Monday, September 1, 2008

Sinabon Ako ng Bonggang Bongga ng Boss Kong Hipon, Dude

Kindly translate: Hipon naman ang mga model ng Bench e! (Bench models are shrimps!). When I first saw this in an online forum, I was quite lost guessing what the poster really wanted to say. Well, hipon (shrimp), just like any other seafood, is malansa (fishy) and I think that adjective is associated with being gay. So maybe the poster was insinuating that Bench models are gay. It was not until a classmate presented a monologue in theater class that I found out what it really meant. The character she played said something like, “Hipon siya (He is a shrimp), (referring to invisible boyfriend) delicious ang katawan pero patapon ang ulo (the body is delicious but you get rid of the head)” Eureka!

Apparently when someone is referred to as hipon (shrimp) in modern Tagalog slang, that person has a hot body but face value is zero. So again when I encountered a post in another online forum saying, “Hindi dolphin si Michael Phelps, isa siyang dambuhalang sugpo (Michael Phelps is not a dolphin, but rather a giant shrimp)” I was not lost in translation anymore, unless they were insinuating that a quartet of shrimps could outmaneuver four dolphins in a 4x100 meter relay.

On the contrary I was able to find out the meaning of sinabon (lathered) earlier in life but it still continues to weird me out. See, when someone tells me, “Sinabon ako ng boss ko kanina e (I was lathered by my boss earlier today)” what really comes to mind is not that of a person being given a dressing down by another. My brain somehow draws another scenario which makes me want to ask, “E binanlawan ka naman ba? (But did he rinse you too?)”

As for bonggang bongga (fabulous fabulous), I have been encountering it more frequently now in online forums. If you really think about it, the legitimate Tagalog word used to intensify the effects of an action should actually be labis (extremely). Unfortunately, this Tagalog cousin of the Malay lebih (more) has been dethroned early on by Tagalog adverb/adjective wannabe sobra (Sp. sobrar = to be in excess), which is originally a Spanish verb transformed into an adjective/adverb in our very own Tagalog. Of course the coup d’état would not have been successful without the help of another corrupted Spanish word that we could hide under the pseudonym grabe (Sp. grave = serious).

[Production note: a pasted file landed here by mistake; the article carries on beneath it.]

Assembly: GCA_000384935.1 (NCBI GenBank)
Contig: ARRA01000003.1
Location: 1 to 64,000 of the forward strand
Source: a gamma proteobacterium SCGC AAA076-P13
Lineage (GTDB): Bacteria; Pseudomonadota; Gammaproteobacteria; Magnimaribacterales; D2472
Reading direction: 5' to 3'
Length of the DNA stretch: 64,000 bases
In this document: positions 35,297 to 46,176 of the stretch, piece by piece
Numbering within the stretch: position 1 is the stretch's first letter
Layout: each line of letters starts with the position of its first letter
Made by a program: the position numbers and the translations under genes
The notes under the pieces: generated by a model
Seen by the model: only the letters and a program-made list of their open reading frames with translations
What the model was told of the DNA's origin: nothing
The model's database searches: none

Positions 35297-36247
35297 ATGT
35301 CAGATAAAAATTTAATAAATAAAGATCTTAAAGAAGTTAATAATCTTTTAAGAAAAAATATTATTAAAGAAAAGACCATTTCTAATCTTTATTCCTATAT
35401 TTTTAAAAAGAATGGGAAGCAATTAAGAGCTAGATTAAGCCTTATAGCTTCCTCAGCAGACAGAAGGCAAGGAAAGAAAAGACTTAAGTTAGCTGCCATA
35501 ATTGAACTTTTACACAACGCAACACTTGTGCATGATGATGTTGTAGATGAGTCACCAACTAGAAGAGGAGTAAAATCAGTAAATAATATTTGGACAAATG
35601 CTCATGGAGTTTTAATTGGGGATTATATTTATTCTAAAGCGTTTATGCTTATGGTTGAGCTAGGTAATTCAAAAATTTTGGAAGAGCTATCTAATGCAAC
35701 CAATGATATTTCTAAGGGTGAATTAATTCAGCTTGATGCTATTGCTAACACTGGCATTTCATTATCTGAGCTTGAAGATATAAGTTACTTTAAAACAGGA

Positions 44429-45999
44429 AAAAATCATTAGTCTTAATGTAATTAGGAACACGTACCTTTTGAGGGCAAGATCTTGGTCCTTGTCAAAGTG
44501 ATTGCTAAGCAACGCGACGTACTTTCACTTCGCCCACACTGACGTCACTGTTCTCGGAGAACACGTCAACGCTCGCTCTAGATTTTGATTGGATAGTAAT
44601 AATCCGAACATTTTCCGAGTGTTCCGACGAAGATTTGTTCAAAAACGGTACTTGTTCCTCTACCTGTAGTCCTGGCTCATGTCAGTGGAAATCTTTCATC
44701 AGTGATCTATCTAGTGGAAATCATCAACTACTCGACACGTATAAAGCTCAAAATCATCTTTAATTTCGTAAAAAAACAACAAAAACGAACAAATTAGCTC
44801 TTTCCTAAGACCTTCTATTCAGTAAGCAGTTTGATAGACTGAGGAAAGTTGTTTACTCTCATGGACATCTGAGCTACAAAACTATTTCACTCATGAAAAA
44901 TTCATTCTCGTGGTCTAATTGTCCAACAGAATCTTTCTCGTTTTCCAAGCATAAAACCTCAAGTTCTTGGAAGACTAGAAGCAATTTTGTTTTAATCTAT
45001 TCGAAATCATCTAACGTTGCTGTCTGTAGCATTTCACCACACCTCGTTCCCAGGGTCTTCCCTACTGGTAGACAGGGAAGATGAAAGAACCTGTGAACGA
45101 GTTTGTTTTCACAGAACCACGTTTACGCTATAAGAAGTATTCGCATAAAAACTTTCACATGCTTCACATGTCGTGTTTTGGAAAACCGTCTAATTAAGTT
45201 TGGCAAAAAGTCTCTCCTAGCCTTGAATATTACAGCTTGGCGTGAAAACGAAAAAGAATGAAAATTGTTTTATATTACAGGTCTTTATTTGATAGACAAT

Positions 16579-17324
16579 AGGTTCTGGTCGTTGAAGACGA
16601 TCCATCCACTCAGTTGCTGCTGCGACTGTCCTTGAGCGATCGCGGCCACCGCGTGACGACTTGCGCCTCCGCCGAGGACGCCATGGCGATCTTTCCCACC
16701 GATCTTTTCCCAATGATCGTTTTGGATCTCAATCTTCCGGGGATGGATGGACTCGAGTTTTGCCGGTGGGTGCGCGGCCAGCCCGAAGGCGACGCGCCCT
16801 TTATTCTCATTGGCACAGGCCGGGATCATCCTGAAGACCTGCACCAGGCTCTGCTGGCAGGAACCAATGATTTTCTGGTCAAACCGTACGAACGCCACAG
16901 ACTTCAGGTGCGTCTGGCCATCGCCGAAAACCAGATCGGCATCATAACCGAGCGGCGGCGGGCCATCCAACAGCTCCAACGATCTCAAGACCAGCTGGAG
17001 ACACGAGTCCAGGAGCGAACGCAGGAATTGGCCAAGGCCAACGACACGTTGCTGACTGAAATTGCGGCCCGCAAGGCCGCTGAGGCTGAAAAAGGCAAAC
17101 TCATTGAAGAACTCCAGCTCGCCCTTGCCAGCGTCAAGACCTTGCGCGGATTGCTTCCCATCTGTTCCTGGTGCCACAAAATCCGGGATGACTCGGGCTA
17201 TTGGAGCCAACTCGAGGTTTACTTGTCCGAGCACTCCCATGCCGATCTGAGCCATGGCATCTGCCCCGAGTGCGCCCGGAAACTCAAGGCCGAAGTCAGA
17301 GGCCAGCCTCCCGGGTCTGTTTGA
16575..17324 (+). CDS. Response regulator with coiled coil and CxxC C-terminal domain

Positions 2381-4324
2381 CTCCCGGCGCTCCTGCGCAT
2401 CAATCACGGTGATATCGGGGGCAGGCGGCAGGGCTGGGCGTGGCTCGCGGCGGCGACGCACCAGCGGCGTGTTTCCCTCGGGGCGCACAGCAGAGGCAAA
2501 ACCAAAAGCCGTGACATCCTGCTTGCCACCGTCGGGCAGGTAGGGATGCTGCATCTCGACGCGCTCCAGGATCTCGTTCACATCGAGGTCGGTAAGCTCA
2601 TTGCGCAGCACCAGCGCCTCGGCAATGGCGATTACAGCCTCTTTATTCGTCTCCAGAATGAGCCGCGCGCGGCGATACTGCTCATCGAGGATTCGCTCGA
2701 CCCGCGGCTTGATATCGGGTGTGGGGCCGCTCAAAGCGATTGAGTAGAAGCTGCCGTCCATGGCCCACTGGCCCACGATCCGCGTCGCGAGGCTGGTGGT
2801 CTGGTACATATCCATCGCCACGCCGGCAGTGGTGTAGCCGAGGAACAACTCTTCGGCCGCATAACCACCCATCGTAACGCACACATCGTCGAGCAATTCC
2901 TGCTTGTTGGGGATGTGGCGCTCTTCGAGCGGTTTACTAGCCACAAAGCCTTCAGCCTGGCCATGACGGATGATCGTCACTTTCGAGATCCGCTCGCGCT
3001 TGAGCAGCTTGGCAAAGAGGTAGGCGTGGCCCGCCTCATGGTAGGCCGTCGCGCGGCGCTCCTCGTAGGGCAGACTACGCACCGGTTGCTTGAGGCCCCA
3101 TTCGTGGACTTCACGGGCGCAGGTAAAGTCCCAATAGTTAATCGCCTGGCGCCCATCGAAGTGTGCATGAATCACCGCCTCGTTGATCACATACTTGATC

So where is labis now? Perhaps you can find it in text books and Filipino literary works. Who knows, sobra and grabe might just join the high school textbook hopping if bonggang bongga manages to gain enough popularity and eventually dethrones the reigning king of verbal Tagalog intensifiers. If I am not mistaken, this new threat apparently came from gay lingo.

It is fun to witness how a living language evolves through time, but sometimes they just evolve too fast that you just could not help but get lost in translation. Words become more versatile and they are not confined to just one meaning anymore. Take for example the expression, Kamusta (How are you). This expression is actually another corrupted Spanish adaptation meant to express a greeting and could also be used as an ice breaker. But nowadays people usually utter these words to express disbelief, coupled with naman. So how do you know when to respond ok lang (just fine) or just shut up? Perhaps you should just shut up. Besides, I do not think people care about how you really are anyway.

I am not saying that inventing new words and expressions, or giving new meanings to already existing ones, should be punishable by lethal injection. I am just curious as to what effects this would have on our language in the long run. In any case, this is actually better since the mutating words are Tagalog anyway, or at least mistaken to be Tagalog. What really sucks is how English and coño (and Taglish) are invading Tagalog like a bunch of malignant cancer cells. Who really speaks straight Tagalog nowadays, huh?

Even I cannot speak Tagalog well anymore. We have a Rizal course necessary for graduation and because of that I have been trying to speak Tagalog and avoid the entire borrowed lexicon from English and Spanish. But what I have realized is that the costs of efficiently pulling off a straight Tagalog sentence far outweighs the benefits of coherent Tagalog speech, as opposed to just saying the same sentence in Taglish. I could not believe how much effort it now takes to avoid the comforts of just speaking in Taglish.